Tuesday, October 12, 2010
Sarajevo, Oct 10-11 2010
We arrived in Sarajevo last night -- long flight from D.C., punctuated by breakfast (scrambled eggs and sausage) and dinner (cheeseburgers and fries...and baked beans). Typical of the weird, homestyle salt-heavy diet the plane crew seems to specialize in.
We arrived at around midnight local time and were taken straight to the hotel. Hard to see anything, except as we were whizzing past a bridge the driver pointed and said "That's where World War One started". Hats off to remember the Archduke.
The hotel was odd -- a reconfigured "boutique" hotel with all sorts of odd numbered rooms popping up on incorrectly numbered floors, stairs and elevators that didn't connect, Bosnian guards sleeping in arm chairs....we met at the bar for a beer and went to bed.
Except that, of course, it was only 6 p.m. so it hard to get to sleep, especially since the security command post (complete with beeping and buzzing walkie talkies and lots of loud conversation) was directly beneath my window. I closed my eyes for a while and then woke up -- the muzzein from the local mosque was sounding. Morning.
Clinton spent the morning at a "town hall" style meeting with Bosnian students, held in an old neoclassical theater that had run right through the war (apparently on the worst days the shows were presented by candlelight). The students were a mixed group of Serbs, Croats and Muslims, and most seemed pretty receptive to Clinton's message about the necessity of putting ethnic enmities aside and getting on with building the country. Unfortunately everyone except the TV crew missed Clinton on an unscheduled walk down "Marshall Tito Street" just before the town hall -- she was cheered and clapped by onlookers, who remember the Clinton Intercession that effectively pushed the war to its close.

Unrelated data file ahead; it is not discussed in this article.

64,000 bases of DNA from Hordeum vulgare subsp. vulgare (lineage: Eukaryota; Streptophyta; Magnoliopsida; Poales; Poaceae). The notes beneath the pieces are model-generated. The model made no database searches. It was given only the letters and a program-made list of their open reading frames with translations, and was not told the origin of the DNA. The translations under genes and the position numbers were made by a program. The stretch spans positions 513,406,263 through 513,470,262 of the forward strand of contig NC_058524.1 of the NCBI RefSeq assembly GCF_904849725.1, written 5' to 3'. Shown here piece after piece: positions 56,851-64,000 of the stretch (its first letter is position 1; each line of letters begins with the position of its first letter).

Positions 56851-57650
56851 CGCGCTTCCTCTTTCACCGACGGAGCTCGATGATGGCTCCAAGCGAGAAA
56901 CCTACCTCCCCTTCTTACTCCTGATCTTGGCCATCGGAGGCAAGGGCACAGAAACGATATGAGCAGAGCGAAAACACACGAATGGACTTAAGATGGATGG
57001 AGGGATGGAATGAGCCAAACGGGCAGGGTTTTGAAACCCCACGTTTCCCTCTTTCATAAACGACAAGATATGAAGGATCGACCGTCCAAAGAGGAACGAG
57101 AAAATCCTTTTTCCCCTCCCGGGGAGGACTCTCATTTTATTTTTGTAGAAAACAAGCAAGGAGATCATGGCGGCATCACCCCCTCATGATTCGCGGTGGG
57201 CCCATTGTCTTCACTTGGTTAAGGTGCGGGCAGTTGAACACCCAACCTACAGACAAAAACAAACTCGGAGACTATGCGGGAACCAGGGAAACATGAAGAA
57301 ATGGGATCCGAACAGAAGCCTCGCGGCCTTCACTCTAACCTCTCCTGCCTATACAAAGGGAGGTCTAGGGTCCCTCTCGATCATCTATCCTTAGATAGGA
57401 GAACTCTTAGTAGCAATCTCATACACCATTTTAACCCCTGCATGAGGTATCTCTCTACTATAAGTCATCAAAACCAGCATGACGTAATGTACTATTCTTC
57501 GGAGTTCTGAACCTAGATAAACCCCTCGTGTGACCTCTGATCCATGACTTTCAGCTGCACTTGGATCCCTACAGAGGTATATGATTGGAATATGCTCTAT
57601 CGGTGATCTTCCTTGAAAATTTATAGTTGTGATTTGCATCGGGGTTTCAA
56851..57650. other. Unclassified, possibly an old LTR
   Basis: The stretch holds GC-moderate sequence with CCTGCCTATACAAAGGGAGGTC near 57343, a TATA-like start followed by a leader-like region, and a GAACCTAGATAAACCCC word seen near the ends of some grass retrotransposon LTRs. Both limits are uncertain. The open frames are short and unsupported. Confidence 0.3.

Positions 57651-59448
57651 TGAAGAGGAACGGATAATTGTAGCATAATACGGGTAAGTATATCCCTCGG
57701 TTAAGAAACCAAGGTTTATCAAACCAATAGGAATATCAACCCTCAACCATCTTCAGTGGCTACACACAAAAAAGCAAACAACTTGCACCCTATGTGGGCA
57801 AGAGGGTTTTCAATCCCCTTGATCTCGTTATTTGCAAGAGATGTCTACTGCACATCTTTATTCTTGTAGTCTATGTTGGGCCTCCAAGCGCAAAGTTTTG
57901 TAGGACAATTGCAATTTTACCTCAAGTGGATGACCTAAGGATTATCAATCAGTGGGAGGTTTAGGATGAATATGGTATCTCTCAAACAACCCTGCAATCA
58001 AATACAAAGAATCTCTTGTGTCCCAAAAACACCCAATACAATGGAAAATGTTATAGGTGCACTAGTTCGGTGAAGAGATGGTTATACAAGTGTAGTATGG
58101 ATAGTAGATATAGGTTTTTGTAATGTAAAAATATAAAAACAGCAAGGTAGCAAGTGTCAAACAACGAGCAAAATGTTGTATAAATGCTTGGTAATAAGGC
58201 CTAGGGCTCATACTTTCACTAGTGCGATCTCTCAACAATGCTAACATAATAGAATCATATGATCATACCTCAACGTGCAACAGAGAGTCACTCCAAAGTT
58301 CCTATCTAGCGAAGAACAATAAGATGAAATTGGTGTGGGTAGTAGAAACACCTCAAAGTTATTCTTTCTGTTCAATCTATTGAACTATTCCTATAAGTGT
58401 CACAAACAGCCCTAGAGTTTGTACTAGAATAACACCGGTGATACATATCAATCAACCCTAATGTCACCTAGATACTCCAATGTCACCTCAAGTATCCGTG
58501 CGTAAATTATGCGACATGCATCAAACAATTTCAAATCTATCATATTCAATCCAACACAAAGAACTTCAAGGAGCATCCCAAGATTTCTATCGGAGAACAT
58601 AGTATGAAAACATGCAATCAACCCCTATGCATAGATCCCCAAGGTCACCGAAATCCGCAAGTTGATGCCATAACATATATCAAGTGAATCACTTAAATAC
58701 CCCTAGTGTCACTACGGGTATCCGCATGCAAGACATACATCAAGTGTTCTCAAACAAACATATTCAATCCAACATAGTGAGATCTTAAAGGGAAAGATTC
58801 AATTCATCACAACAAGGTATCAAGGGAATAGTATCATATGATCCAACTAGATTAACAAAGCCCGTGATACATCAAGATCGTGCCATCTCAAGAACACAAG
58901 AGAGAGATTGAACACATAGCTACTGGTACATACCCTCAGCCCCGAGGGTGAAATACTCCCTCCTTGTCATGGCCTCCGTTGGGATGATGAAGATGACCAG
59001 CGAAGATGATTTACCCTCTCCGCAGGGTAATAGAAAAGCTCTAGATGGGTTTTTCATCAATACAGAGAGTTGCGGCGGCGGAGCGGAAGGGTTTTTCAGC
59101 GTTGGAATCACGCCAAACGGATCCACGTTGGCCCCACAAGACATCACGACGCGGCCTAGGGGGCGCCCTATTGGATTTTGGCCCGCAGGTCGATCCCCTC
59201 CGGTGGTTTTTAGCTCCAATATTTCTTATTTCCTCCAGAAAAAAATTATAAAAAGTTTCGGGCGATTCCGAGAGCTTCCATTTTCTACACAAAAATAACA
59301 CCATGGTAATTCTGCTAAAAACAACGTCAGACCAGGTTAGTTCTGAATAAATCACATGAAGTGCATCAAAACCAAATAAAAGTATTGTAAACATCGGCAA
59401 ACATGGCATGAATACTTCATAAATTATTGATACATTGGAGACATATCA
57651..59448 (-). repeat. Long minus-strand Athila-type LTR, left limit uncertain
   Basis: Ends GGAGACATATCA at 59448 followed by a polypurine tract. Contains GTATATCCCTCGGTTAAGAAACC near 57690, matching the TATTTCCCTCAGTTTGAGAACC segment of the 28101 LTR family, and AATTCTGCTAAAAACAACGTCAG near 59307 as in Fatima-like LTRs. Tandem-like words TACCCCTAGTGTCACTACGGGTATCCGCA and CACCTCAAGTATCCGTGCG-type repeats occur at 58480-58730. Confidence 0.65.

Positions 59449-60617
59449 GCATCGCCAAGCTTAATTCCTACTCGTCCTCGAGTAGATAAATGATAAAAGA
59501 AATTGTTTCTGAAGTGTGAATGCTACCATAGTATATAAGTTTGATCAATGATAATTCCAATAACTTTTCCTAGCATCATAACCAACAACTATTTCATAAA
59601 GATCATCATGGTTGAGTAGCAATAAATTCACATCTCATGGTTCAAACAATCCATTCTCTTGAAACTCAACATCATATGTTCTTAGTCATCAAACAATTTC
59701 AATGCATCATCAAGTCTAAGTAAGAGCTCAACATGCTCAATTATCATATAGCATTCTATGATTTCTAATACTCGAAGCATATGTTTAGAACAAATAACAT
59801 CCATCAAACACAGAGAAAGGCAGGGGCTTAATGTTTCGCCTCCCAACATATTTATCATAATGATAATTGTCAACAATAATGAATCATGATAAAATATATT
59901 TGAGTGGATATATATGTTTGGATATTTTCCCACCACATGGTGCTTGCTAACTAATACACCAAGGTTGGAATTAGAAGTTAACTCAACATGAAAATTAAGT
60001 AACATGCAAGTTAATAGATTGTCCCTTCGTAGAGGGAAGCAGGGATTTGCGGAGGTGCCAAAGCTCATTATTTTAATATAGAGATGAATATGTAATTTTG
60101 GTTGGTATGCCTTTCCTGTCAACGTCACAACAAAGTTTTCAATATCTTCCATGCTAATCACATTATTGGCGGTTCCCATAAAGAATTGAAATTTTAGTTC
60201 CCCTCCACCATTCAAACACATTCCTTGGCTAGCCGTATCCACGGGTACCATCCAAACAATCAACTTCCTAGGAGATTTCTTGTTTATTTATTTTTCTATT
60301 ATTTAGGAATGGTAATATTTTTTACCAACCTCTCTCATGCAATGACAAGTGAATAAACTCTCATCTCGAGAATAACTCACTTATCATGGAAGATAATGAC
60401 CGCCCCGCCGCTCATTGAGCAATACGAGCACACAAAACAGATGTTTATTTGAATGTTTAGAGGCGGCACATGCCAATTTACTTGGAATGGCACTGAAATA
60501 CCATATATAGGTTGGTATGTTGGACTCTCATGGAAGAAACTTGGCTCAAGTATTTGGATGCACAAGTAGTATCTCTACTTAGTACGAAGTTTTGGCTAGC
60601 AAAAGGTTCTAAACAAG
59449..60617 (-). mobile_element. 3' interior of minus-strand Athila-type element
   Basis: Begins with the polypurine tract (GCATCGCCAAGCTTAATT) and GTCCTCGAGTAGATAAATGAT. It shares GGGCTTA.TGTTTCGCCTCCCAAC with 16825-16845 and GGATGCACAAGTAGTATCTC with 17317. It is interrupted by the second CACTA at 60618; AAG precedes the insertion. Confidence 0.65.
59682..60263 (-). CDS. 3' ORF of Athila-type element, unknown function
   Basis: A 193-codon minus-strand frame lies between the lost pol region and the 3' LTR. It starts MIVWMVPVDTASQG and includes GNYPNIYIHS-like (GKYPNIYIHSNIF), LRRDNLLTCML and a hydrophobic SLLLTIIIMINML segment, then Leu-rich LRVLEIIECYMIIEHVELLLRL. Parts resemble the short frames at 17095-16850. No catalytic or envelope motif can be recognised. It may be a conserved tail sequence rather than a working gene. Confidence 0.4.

Sarajevo looked like it had potential, although the signs of war are still around in pockmarked buildings and "Sarajevo Roses" -- wherever a shell hit and killed someone in the city, they have filled the resulting crater with red epoxy -- resulting in a rose like sculpture on the street. There are also very few mature trees in the city, as they were all chopped down for firewood during the worst of the siege.
After the town hall and a meeting with Bosnia's three (!) presidents -- one for each nationality -- Clinton went to to cut the ribbon on the new U.S. embassy in downtown Sarajevo, named after a U.S. diplomat who was killed there. She had a few more meetings, we wandered around the embassy compound, and then back to the plane and on to Belgrade.